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Partial loss of VE-cadherin improves long-term outcome and cerebral blood flow after transient brain ischemia in mice

Overview of attention for article published in BMC Neurology, August 2016
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About this Attention Score

  • Above-average Attention Score compared to outputs of the same age (58th percentile)

Mentioned by

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4 tweeters
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1 Facebook page

Citations

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9 Dimensions

Readers on

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21 Mendeley
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Title
Partial loss of VE-cadherin improves long-term outcome and cerebral blood flow after transient brain ischemia in mice
Published in
BMC Neurology, August 2016
DOI 10.1186/s12883-016-0670-8
Pubmed ID
Authors

Karen Gertz, Golo Kronenberg, Ria Uhlemann, Vincent Prinz, Ruben Marquina, Monica Corada, Elisabetta Dejana, Matthias Endres

Abstract

VE-cadherin is the chief constituent of endothelial adherens junctions. However, the role of VE-cadherin in the pathogenesis of cerebrovascular diseases including brain ischemia has not yet been investigated. VE-cadherin heterozygous (VEC(+/-)) mice and wildtype controls were subjected to transient brain ischemia by 30 min filamentous middle cerebral artery occlusion (MCAo)/reperfusion. Acute lesion sizes as assessed by MR-imaging on day 3 did not differ between genotypes. Unexpectedly, however, partial loss of VE-cadherin resulted in long-term stroke protection measured histologically on day 28. Equally surprisingly, VEC(+/-) mice displayed no differences in post-stroke angiogenesis compared to littermate controls, but showed increased absolute regional cerebral blood flow in ischemic striatum at four weeks. The early induction of VE-cadherin mRNA transcription after stroke was reduced in VEC(+/-) mice. By contrast, N-cadherin and β-catenin mRNA expression showed a delayed, but sustained, upregulation up to 28 days after MCAo, which was increased in VEC(+/-) mice. Furthermore, partial loss of VE-cadherin resulted in a pattern of elevated ischemia-triggered mRNA transcription of pericyte-related molecules α-smooth muscle actin (α-SMA), aminopeptidase N (CD13), and platelet-derived growth factor receptor β (PDGFR-β). Partial loss of VE-cadherin results in long term stroke protection. On the cellular and molecular level, this effect appears to be mediated by improved endothelial/pericyte interactions and the resultant increase in cerebral blood flow. Our study reinforces accumulating evidence that long-term stroke outcome depends critically on vascular mechanisms.

Twitter Demographics

The data shown below were collected from the profiles of 4 tweeters who shared this research output. Click here to find out more about how the information was compiled.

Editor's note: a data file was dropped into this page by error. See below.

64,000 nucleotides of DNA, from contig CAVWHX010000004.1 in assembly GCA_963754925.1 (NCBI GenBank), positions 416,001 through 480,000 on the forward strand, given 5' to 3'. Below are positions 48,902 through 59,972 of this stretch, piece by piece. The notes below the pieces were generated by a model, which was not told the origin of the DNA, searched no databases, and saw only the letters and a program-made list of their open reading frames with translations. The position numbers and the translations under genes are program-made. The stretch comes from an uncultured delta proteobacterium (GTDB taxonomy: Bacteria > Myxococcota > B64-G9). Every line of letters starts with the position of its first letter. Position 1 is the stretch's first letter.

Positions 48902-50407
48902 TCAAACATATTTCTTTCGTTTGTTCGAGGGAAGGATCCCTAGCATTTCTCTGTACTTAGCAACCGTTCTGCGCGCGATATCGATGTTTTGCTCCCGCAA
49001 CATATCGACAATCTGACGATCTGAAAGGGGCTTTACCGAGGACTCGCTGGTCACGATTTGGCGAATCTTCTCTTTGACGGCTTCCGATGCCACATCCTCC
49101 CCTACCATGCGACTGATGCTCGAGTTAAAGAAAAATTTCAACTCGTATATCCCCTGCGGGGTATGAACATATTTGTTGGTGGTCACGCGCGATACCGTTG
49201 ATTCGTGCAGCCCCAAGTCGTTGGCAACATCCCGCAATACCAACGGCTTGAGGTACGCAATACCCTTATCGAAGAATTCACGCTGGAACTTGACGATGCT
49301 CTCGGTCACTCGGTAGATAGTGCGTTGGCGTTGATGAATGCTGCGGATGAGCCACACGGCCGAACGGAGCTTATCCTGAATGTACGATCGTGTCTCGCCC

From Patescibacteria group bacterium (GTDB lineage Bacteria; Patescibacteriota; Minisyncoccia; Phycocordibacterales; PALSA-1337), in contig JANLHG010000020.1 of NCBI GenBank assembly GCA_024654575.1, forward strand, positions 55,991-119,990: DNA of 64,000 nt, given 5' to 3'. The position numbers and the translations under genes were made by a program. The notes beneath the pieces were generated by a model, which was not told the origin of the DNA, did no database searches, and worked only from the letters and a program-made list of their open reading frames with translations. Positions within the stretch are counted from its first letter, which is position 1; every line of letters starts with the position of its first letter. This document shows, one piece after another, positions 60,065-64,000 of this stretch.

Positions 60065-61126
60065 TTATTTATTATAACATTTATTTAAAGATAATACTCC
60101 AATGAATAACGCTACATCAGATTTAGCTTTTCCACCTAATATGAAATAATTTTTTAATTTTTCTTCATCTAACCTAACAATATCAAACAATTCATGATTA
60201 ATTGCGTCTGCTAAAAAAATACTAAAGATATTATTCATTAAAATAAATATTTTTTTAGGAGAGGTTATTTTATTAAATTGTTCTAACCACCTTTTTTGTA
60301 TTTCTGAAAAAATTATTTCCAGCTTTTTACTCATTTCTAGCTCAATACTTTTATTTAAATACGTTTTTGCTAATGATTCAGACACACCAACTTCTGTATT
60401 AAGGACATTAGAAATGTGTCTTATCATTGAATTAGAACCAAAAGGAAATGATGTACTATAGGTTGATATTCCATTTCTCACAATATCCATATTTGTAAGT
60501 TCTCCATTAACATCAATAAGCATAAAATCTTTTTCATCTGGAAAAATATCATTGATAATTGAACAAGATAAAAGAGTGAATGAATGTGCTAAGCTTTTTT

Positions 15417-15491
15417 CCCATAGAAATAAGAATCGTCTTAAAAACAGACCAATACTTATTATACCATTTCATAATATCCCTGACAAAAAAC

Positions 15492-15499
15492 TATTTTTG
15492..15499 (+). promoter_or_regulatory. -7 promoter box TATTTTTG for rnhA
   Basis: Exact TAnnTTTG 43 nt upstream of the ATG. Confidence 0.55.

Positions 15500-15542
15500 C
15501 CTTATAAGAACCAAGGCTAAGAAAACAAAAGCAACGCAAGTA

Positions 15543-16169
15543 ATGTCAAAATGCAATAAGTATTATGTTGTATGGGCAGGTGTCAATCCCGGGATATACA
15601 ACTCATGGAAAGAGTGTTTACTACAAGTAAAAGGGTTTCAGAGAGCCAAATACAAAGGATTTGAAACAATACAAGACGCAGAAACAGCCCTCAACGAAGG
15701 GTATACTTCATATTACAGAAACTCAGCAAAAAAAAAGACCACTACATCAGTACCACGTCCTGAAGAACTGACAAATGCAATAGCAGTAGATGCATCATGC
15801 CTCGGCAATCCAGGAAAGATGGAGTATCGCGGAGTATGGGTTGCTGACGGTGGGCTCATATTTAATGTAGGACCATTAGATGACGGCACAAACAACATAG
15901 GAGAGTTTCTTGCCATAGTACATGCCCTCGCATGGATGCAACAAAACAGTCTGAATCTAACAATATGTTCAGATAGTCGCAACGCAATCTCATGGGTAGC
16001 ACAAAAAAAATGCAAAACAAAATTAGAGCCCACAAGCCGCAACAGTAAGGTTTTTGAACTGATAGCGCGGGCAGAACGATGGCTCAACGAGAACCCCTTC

Mendeley readers

The data shown below were compiled from readership statistics for 21 Mendeley readers of this research output. Click here to see the associated Mendeley record.

Geographical breakdown

Country Count As %
Unknown 21 100%

Demographic breakdown

Readers by professional status Count As %
Student > Ph. D. Student 6 29%
Student > Master 3 14%
Other 2 10%
Student > Doctoral Student 1 5%
Lecturer 1 5%
Other 5 24%
Unknown 3 14%
Readers by discipline Count As %
Neuroscience 5 24%
Agricultural and Biological Sciences 4 19%
Medicine and Dentistry 3 14%
Biochemistry, Genetics and Molecular Biology 2 10%
Immunology and Microbiology 1 5%
Other 2 10%
Unknown 4 19%

Attention Score in Context

This research output has an Altmetric Attention Score of 3. This is our high-level measure of the quality and quantity of online attention that it has received. This Attention Score, as well as the ranking and number of research outputs shown below, was calculated when the research output was last mentioned on 23 August 2016.
All research outputs
#8,398,924
of 15,918,484 outputs
Outputs from BMC Neurology
#683
of 1,793 outputs
Outputs of similar age
#107,788
of 267,743 outputs
Outputs of similar age from BMC Neurology
#1
of 1 outputs
Altmetric has tracked 15,918,484 research outputs across all sources so far. This one is in the 46th percentile – i.e., 46% of other outputs scored the same or lower than it.
So far Altmetric has tracked 1,793 research outputs from this source. They typically receive a little more attention than average, with a mean Attention Score of 6.0. This one has gotten more attention than average, scoring higher than 60% of its peers.
Older research outputs will score higher simply because they've had more time to accumulate mentions. To account for age we can compare this Altmetric Attention Score to the 267,743 tracked outputs that were published within six weeks on either side of this one in any source. This one has gotten more attention than average, scoring higher than 58% of its contemporaries.
We're also able to compare this research output to 1 others from the same source and published within six weeks on either side of this one. This one has scored higher than all of them